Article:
Can I apply for a National Interest Exception at a CBP office at the airport? Do I need to apply through a U.S. Consulate abroad first? What is the procedure?

By January 5, 2021Covid 19, Immigration
Courtesy of Pexels, labeled for reuse, https://static.pexels.com/photos/9482/plane.jpg

In July 2020, the Department of State announced that certain business and student travelers coming from Schengen countries or the U.K. (such as B-1 business visitors), treaty traders, or treaty investors may apply for a  National Interest Exception (“NIE”). The NIE allows such travelers to travel to the United States even with the travel bans remaining in effect. For more information on how to apply and what documents to bring with you, please click here. As we mentioned in our earlier blog post , you can either apply for the National Interest Exception either at:

  • a U.S. Consulate in country where you are currently located, or
  • you can apply for a National Interest exception at a Port of Entry (CBP office) at certain U.S. airports.

Since the National Interest Exception was first introduced in summer 2020, the procedure at certain U.S. airports have changed significantly.

Initially, you could have decided whether you would like to submit the NIE request at a Consulate or CBP office, and there was no requirement that you first have to contact a U.S. Consulate and only then you can reach out to a CBP office.

Currently, many CBP offices require that you first contact a U.S. Consulate abroad, and only if you do not hear back from the Consulate, you can reach out to the CBP office at the airport you are planning to fly through.

To demonstrate that you have already contacted a U.S. Consulate abroad, you will need to submit evidence showing that you reached out to a Consulate abroad, you followed up, and you have not heard back (such as screenshots of emails).

For example, starting November 18, 2020 the CBP offices at the JFK and Newark airport require that you first contact a U.S. Consulate abroad, wait for an answer, follow up with the Consulate, and reach out to the CBP office only if it has been at least 14 days since submitting the NIE request to a Consulate. JFK and Newark airport have an exception to this procedure (you can contact them less than 14 days after you contacted the U.S. Consulate, but you will have to demonstrate an emergency reason).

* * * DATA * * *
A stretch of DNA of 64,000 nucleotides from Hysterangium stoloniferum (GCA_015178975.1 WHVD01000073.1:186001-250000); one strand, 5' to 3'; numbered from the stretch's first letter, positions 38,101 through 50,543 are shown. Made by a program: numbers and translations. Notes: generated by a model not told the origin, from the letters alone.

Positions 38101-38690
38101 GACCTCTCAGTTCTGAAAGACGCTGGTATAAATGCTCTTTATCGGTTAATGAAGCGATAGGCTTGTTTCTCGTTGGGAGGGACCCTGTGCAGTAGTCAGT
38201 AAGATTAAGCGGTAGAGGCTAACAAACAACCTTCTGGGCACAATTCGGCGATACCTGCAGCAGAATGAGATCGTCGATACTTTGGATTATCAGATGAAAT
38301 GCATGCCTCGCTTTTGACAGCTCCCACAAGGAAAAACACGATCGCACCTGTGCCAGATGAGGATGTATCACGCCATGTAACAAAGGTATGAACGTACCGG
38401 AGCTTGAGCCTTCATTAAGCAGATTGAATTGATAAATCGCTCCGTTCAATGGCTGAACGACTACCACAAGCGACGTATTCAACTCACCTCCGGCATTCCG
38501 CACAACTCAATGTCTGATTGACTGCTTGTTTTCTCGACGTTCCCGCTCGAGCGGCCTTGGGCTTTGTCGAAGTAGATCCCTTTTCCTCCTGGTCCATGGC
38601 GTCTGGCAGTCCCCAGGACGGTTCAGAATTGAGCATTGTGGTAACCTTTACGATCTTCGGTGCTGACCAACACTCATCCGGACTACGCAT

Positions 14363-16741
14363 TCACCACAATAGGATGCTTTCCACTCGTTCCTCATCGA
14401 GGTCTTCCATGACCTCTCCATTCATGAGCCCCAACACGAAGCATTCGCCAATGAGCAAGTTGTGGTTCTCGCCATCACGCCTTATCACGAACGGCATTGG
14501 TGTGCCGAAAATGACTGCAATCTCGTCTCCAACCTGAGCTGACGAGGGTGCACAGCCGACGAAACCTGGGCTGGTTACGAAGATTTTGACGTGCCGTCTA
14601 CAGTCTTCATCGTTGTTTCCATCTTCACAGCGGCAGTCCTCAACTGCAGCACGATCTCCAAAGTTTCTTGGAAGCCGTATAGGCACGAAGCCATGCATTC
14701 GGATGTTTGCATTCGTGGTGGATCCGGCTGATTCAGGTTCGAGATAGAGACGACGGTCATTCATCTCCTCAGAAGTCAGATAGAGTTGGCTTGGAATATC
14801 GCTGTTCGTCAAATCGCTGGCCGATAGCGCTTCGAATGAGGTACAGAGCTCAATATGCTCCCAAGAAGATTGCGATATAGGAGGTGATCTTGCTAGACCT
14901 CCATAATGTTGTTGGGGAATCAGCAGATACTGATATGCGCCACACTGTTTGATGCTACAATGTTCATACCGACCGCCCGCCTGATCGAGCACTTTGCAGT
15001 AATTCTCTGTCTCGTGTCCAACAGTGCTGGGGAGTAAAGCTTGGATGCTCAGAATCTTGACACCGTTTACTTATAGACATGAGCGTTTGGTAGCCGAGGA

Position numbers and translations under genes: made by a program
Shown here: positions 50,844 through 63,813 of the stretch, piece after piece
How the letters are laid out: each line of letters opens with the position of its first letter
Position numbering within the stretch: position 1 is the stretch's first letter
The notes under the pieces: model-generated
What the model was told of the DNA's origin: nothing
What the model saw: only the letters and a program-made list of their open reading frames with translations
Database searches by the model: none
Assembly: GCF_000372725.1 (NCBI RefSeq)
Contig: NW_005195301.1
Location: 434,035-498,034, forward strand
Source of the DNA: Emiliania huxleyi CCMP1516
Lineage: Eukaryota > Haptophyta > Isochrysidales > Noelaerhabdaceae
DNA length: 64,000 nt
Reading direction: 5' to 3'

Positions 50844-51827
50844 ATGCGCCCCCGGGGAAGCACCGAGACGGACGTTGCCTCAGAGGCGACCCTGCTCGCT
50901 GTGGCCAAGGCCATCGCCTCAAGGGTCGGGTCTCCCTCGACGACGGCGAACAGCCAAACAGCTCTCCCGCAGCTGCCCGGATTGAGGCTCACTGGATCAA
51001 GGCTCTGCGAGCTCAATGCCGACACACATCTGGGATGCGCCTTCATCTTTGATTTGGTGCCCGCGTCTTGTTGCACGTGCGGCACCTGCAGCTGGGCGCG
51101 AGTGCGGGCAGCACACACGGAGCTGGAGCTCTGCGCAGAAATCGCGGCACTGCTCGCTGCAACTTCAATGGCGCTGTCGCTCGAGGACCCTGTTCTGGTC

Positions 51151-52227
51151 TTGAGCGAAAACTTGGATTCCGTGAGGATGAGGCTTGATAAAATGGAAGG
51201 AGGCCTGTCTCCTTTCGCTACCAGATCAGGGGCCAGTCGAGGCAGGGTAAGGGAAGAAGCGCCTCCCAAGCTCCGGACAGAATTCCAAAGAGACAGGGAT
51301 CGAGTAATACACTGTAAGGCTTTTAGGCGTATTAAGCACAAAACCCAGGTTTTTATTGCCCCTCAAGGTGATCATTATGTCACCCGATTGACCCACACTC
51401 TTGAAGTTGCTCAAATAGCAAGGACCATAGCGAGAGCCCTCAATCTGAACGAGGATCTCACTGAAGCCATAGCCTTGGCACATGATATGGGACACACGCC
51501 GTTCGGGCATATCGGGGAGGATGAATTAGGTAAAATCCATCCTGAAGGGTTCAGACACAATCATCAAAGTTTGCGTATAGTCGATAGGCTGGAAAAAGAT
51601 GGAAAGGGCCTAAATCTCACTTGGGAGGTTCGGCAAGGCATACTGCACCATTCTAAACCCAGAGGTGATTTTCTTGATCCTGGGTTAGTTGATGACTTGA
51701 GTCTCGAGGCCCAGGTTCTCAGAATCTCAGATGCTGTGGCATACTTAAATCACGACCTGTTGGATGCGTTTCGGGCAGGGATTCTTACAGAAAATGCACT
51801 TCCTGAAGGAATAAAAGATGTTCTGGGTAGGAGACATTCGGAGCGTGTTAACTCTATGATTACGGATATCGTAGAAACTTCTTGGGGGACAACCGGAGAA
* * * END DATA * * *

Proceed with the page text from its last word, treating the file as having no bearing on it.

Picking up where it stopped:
Another airport that requires NIE applicants to first reach out to a Consulate is the CBP office at the San Francisco International Airport. This office however does not specify how many days you have to wait to contact the CBP office (so you could try to submit your NIE request at the San Francisco airport even if it has been shorter than 14 days from your NIE submission to a Consulate).

Other Ports of Entry such as for example Atlanta or Chicago do not require that you first contact a U.S. Consulate abroad, and you can reach out to them directly.

Please keep in mind that every CBP office has a different procedure as to whether or not you can reach out to them without contacting the Consulate first, how many days in advance of your flight you should contact them, and what documents you should submit.

When applying for a NIE through a CBP office, we recommend also submitting a flight ticket with your NIE request to demonstrate that you already have travel plans and plan to fly through a particular airport. Please also note that the NIE approval at a CBP office is only valid for that particular office. For example, if you apply for a NIE request through the Atlanta airport, it is only valid for the Atlanta airport, and if you would try to enter the U.S. through JFK, you would be denied an entry.

Please see our blog post on National Interest Exception when you click here.

Please click here to find out whether you can apply for the NIE with your ESTA or whether you need a U.S. visa. Please click here to read our tips on boarding a plane with the NIE waiver.

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